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ARS Home » Plains Area » Houston, Texas » Children's Nutrition Research Center » Research » Publications at this Location » Publication #359134

Research Project: Childhood Obesity Prevention

Location: Children's Nutrition Research Center

Title: Life's Simple 7 and peripheral artery disease: The Multi-Ethnic Study of Atherosclerosis

item UNKART, JONATHAN - University Of California
item ALLISON, MATTHEW - University Of California
item CRIQUI, MICHAEL - University Of California
item MCDERMOTT, MARY - Northwestern University
item WOOD, ALEXIS - Children'S Nutrition Research Center (CNRC)
item FOLSOM, AARON - University Of Minnesota
item LLOYD-JONES, DONALD - Northwestern University
item RASMUSSEN-TORVIK, LAURA - Northwestern University
item ALLEN, NORRINA - Northwestern University
item BURKE, GREGORY - Wake Forest University
item SZKLO, MOYSES - Johns Hopkins University
item CUSHMAN, MARY - University Of Vermont College Of Medicine
item MCCLELLAND, ROBYN - University Of Washington
item WASSEL, CHRISTINA - University Of Vermont College Of Medicine

Submitted to: American Journal of Preventive Medicine
Publication Type: Peer Reviewed Journal
Publication Acceptance Date: 10/25/2018
Publication Date: 12/13/2018
Citation: Unkart, J.T., Allison, M.A., Criqui, M.H., McDermott, M.M., Wood, A.C., Folsom, A.R., Lloyd-Jones, D., Rasmussen-Torvik, L.J., Allen, N., Burke, G., Szklo, M., Cushman, M., McClelland, R.L., Wassel, C.L. 2018. Life's Simple 7 and peripheral artery disease: The Multi-Ethnic Study of Atherosclerosis. American Journal of Preventive Medicine.

Interpretive Summary: Obesity is a risk factor for peripheral artery disease (PAD), which affects approximately 8.5 million Americans and increases the risk of death due to cardiovascular events significantly in both men and women. Low ankle brachial index (ABI) is used in diagnosing PAD. Additionally, several cardiovascular problems, death, and other health problems including quality of life issues are related to ABI. In 2010, the American Heart Association (AHA) developed a metric, the Life's Simple 7 (LS7), in order to monitor the progress towards AHA's 2020 impact goal to improve cardiovascular health by 2020. LS7 can be used to calculate an overall cardiovascular health score, and to assess the risk of developing many diseases, such as cancer, stroke, diabetes, and heart failure. However, the relationship of LS7 with the risk of PAD has not been studied. To address this, we used data from 5,529 ethnically diverse men and women that participated in the Multi-Ethnic Study of Atherosclerosis (MESA). Overall, we found that participants who scored higher on the LS7 metric were significantly less likely to develop PAD over a 15 year period and had lower ABI. Regarding individual LS7 components, not all of the components were related to PAD and ABI. LS7 categories for smoking, glucose level, and blood pressure were found to be significantly related to the development of PAD. LS7 categories cholesterol, physical activity, healthy diet and body weight were not related to the development of PAD. The findings of this study further strengthen the importance of the LS7 and the need to aggressively target populations that do not meet optimum levels of cardiovascular health. The information from this study will be useful to clinicians who have to counsel individuals at risk of PAD on the best strategies to adopt, and to help those with PAD prevent disease progression. The information in this study may also be useful to those who have to make policy decisions on guidelines for maintaining good health, and organizations such as the AHA.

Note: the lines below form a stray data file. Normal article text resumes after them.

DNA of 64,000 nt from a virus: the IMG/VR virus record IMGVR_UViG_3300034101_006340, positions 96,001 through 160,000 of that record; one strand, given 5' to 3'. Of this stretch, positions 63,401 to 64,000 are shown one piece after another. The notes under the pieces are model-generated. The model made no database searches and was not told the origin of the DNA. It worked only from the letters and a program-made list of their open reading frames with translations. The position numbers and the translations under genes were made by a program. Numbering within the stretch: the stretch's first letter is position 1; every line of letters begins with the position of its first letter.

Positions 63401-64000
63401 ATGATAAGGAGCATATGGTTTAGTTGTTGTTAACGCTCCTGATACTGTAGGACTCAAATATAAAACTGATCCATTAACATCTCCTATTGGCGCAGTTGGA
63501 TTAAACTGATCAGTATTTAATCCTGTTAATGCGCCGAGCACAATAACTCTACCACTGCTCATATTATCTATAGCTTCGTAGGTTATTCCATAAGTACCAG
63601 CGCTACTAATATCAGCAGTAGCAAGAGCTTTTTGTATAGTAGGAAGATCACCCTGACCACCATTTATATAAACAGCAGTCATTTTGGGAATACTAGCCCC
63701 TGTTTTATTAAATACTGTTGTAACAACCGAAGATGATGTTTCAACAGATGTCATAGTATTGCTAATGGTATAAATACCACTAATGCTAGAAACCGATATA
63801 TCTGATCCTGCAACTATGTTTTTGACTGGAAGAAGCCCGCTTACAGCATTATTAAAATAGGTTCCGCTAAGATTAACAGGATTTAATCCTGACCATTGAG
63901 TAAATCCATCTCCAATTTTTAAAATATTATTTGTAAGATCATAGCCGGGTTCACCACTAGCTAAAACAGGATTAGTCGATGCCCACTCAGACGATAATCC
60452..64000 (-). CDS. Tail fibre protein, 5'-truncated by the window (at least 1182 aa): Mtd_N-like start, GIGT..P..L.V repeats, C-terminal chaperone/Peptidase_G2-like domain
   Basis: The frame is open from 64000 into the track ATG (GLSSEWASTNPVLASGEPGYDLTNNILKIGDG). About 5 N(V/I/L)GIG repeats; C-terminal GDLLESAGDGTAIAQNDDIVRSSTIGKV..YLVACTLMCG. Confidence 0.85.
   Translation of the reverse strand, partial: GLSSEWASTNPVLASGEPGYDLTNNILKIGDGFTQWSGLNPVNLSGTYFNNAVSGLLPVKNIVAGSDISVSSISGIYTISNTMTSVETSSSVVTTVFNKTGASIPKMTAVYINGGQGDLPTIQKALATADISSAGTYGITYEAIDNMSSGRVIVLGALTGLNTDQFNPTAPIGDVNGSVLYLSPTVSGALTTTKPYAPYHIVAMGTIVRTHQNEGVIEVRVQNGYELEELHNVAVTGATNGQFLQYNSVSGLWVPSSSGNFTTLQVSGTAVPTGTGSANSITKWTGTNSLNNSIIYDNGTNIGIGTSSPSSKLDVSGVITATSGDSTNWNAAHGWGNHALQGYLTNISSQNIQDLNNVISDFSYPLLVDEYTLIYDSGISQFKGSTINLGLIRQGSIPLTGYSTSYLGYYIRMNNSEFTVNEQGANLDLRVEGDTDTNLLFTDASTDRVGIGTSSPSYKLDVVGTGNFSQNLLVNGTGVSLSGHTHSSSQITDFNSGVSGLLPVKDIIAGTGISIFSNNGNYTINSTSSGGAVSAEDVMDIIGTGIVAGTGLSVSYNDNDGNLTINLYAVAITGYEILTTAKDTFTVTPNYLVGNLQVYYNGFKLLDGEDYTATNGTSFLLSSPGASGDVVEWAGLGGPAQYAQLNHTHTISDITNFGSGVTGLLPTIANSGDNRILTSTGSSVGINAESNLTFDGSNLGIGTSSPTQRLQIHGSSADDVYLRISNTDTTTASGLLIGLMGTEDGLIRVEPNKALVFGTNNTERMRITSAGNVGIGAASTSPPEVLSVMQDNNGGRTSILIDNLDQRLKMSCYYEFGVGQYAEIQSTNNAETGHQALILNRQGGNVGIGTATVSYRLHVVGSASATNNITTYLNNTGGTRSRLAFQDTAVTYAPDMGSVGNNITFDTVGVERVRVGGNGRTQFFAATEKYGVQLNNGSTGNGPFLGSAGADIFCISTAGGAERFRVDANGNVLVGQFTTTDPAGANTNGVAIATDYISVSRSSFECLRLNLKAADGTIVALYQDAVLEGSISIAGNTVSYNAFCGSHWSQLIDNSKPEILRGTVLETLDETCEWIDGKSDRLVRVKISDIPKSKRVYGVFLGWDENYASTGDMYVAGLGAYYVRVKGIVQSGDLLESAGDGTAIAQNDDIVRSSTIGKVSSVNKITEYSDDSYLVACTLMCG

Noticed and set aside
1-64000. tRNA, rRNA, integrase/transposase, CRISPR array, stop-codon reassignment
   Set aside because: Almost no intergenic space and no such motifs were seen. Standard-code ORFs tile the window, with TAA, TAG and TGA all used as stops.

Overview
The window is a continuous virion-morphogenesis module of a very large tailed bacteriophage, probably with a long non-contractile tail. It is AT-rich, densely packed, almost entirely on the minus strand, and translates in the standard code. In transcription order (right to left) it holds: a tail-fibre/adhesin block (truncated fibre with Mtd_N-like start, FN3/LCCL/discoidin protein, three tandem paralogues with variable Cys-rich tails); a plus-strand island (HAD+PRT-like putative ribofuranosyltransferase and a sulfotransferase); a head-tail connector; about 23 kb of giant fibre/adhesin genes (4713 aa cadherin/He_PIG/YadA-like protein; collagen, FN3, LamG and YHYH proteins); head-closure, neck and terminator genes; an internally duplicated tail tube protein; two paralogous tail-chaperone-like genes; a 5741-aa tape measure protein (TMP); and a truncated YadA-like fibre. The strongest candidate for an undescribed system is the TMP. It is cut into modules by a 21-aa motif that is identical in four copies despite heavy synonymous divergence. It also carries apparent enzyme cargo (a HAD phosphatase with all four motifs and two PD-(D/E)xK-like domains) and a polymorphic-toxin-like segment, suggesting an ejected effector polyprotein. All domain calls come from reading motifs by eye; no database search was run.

Technical Abstract: In 2010, the American Heart Association initiated Life's Simple 7 with the goal of significantly improving cardiovascular health by the year 2020. The association of Life's Simple 7 with risk of peripheral artery disease has not been thoroughly explored. Racially diverse individuals from the Multi-Ethnic Study of Atherosclerosis (2000-2012) were followed for incident peripheral artery disease (ankle brachial index <=0.90) and decline in ankle brachial index (>=0.15) over approximately 10 years of follow-up. Cox and logistic regression were used to assess associations of individual Life's Simple 7 components (score 0-2) and overall Life's Simple 7 score (score 0-14) with incident peripheral artery disease and ankle brachial index decline, respectively, adjusted for age, sex, race/ethnicity, education, and income. Analyses were performed in 2016-2018. Of 5,529 participants, 251 (4.5%) developed incident peripheral artery disease; 419 (9.8%) of 4,267 participants experienced a decline in ankle brachial index. Each point higher for the overall Life's Simple 7 score was associated with a 17% lower rate of incident peripheral artery disease (hazard ratio=0.83, 95% CI=0.78, 0.88, p<0.001). Additionally, each point higher in overall Life's Simple 7 was associated with a 0.94-fold lower odds of decline in ankle brachial index (OR=0.94, 95% CI=0.87, 0.97, p=0.003). Four components (smoking, physical activity, glucose, and blood pressure) were associated with incident peripheral artery disease and two (smoking and glucose) with decline in ankle brachial index. Better cardiovascular health as measured by Life's Simple 7 is associated with lower incidence of peripheral artery disease and less decline in ankle brachial index. Use of the Life's Simple 7 to target modifiable health behaviors may aid in decreasing the population burden of peripheral artery disease-related morbidity and mortality.